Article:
Whether you call it Bombay or Mumbai, for any person who stays here, it will always be known as Amchi Mumbai. Mumbai is also known as the city of dreams and is considered as the economic capital of the country. It is also one of the most populous city in India.
Mumbai is located at the west coast of Maharashtra, and is seen as an integral natural harbour that records about 70 % of the marine trade of India. The city is also known as Shanghai of India, with the large amount of technology and standards that raise a competition to the global market.
The city is also home to the Bollywood film industry which entertains millions and millions of people across the globe.
Mumbai is an extensive group of islands, which are connected together to shape the economic hub of the country. The basic model of the city was sketched out by the Portuguese, who later on claimed their possession over the seven islands of Mumbai.
Let's have a look at these seven islands that built the city of dreams, Mumbai.
1. Bombay Island
Also known as the Isle of Bombay, the island operated as the centre and the main harbour during the British Empire. The central city was stretched from the present day Dongri to Malabar Hill.
This island has an undeniable history, which dates back to the Mauryan period and the state signs of Buddhist teachings in the western coast of India.
The coastal importance of the island attracted invaders from across the globe. The place was also under the governance of the Delhi Sultanate, Gujarat Sultanate, Bahamani Sultanate of Deccan and eventually the British Empire.
PC: Ramnath Bhat
Locally known as Maijim and Mejambu, the island of Mahim is located at the westernmost edge of the city. The island was the capital of the Raja Bhimdev's Empire in the 13th century, which was given an important stature by the installation of a court of Justice in Prabhadevi.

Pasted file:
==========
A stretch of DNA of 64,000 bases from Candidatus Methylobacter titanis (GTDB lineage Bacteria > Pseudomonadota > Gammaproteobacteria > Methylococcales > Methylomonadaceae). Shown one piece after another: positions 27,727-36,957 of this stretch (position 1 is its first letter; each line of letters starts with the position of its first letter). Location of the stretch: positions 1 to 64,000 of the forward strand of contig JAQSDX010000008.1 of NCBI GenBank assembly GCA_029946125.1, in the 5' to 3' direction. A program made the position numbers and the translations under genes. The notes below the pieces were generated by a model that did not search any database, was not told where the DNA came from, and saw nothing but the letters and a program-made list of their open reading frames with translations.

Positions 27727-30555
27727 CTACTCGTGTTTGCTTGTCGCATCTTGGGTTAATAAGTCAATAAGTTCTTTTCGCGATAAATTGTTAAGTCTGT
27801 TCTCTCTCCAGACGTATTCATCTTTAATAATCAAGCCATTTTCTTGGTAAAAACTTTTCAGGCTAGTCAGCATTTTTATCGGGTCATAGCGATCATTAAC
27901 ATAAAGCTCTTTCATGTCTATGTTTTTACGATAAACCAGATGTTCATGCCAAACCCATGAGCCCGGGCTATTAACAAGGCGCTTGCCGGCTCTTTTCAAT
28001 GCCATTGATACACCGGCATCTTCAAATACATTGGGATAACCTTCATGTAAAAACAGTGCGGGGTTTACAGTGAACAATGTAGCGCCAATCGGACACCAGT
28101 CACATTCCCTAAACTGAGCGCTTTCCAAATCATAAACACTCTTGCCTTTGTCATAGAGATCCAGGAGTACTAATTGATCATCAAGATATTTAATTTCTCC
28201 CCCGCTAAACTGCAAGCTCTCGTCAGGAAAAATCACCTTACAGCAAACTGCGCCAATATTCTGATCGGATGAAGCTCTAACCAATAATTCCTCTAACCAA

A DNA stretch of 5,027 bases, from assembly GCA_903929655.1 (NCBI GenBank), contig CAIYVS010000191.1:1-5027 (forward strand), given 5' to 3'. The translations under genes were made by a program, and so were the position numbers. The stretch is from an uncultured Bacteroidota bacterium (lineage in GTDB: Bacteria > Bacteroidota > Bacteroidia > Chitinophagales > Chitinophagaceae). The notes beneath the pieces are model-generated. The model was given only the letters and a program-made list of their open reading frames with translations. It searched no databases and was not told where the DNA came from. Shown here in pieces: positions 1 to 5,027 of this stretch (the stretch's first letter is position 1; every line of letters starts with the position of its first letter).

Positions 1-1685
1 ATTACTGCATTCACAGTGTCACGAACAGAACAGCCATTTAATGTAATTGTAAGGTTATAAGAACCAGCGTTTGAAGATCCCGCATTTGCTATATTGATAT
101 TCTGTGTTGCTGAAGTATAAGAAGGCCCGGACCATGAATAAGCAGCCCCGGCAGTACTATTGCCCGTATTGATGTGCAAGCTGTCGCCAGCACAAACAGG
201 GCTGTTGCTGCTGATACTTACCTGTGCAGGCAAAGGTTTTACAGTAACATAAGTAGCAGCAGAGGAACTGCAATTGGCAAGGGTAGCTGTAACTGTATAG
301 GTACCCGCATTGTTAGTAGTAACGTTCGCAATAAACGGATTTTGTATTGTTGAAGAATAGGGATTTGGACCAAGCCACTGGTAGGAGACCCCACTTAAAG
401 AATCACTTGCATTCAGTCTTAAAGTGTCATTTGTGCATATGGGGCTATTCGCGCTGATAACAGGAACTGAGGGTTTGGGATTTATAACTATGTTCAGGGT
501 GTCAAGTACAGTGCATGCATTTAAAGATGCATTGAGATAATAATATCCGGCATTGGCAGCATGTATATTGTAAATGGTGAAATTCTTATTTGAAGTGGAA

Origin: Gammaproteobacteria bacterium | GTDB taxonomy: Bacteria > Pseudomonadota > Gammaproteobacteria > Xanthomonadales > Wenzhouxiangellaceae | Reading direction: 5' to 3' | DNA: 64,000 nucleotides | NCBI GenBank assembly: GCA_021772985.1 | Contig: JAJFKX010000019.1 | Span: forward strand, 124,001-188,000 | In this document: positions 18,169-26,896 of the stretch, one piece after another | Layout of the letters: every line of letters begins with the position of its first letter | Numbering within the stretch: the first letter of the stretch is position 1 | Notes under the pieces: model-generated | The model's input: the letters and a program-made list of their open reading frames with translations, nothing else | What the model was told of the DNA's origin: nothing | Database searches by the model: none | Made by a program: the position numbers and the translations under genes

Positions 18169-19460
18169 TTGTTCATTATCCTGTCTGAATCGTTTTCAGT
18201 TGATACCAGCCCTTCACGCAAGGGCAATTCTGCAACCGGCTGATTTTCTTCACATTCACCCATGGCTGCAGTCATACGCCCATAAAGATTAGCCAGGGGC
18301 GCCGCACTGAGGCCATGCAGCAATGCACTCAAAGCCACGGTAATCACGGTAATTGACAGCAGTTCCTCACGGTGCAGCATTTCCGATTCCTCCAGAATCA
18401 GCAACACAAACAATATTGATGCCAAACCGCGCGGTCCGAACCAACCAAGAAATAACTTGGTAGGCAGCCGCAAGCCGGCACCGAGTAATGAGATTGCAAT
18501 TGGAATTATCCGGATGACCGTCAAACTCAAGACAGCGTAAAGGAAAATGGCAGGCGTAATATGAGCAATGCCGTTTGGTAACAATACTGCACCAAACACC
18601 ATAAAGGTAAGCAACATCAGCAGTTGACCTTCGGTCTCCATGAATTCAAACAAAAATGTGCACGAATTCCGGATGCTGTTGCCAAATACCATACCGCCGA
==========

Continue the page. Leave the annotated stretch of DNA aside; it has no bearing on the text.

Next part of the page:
The island later on came to the hands of the Portuguese in the year 1543, but gifted Mahim along with seven other islands to the British ruler, King Charles as a dowry. The iconic Mahim fort was later on built by the English army in order to safeguard themselves from the attack of Portuguese.
Before the Britishers invading this island in the 17th century, the Portuguese had named the island as Candil. However, Colaba means the territory of the Kolis, who are the native fishermen.
In 1534 after the Treaty of Bassein, the island was acquired by the Portuguese and they controlled the island for almost a century from Goa. After the governance of the Britishers from 1672 to 1863, the island was declared as a separate municipal ward in the year 1872.
PC: Roshan Nikam
Well-known for the cotton mills that surround the island, Parel is the modern face of Mumbai, which houses skyscrapers, apartments and luxurious hotels who dominate the area. Similar to the islands of Mahin, Parel too was under the realm of Raja Bhimdev in the 13th century.
However, after the Portuguese invasion of Mumbai, the island was authorized to a Jesuit priest. Although the island had earned its noble pleasure ever since the Governor of Bombay, William Hornby shifted his residence to the island in the year 1770.
PC: Kunal Ghevaria
Pronounced as Mazhgav which translates to the village of fishing, Mazagoan contributes majority of the land area in Southern Mumbai. The island showcased the influences of the Portuguese invaders by the construction of the Gloria church in the year 1632.
All said and done, by the end of the 17th century, the island had evolved itself into the outlying suburb of Mumbai. The island had witnessed several dock projects during the British Raj and also in the historical bridging with the Malabar hill.
PC: Priya 2887
Generally known as Worlee or Varli, this island is better known as the land of the Kalsi. The island is well-known for the Haji Ali Dargah which is constructed atop a rock in the sea.
Although the island is an important feature of the city, Worli was connected to the capital city only in 1784. Similarly the water pumping station on Dr Annie Besant road, was designed during the British Raj which allowed water to flow through its gates during low tides.
PC: Humayunn Peerzaada
7. Old Women's Island
The island is located in the North of Colaba and is relatively the smallest island in comparison to the others in the city. The island is also sometimes known as Little Colaba, it is also known as Al - Omani as the native Koli fishermen once went fishing till the Gulf of Oman.
PC: Dennis Jarvis